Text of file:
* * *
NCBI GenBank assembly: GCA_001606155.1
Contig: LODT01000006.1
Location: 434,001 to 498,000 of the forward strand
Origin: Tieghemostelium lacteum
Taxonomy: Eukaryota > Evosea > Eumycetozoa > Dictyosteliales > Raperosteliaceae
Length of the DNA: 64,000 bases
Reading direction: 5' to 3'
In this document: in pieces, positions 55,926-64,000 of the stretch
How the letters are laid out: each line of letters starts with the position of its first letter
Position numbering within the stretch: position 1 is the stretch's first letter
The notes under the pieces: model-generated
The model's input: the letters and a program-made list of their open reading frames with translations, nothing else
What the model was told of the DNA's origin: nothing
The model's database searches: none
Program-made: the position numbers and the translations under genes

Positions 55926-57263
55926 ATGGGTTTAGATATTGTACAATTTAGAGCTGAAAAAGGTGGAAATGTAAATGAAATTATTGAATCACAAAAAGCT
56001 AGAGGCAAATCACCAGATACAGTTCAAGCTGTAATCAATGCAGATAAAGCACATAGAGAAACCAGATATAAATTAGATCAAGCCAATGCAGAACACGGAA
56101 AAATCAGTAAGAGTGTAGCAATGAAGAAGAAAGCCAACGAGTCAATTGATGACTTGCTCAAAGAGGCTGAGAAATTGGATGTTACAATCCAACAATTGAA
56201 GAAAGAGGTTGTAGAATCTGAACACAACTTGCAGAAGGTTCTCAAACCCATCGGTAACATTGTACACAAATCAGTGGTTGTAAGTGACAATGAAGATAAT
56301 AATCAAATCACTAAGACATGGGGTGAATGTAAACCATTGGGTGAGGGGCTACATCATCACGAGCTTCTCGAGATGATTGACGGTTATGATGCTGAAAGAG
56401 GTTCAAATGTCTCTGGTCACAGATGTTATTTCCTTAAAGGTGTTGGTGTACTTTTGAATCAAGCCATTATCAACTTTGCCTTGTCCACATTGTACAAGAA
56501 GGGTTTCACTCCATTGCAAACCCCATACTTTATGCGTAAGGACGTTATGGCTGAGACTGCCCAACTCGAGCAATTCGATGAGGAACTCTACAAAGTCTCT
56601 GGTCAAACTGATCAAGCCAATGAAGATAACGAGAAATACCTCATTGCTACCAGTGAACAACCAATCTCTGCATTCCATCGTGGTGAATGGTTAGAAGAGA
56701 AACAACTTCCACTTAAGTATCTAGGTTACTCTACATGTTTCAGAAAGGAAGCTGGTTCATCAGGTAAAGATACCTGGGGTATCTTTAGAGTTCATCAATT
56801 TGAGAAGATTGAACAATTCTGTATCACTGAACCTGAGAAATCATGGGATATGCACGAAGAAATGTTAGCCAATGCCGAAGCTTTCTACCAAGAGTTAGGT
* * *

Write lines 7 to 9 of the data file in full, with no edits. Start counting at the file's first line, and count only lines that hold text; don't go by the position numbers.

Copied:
Reading direction: 5' to 3'
In this document: in pieces, positions 55,926-64,000 of the stretch
How the letters are laid out: each line of letters starts with the position of its first letter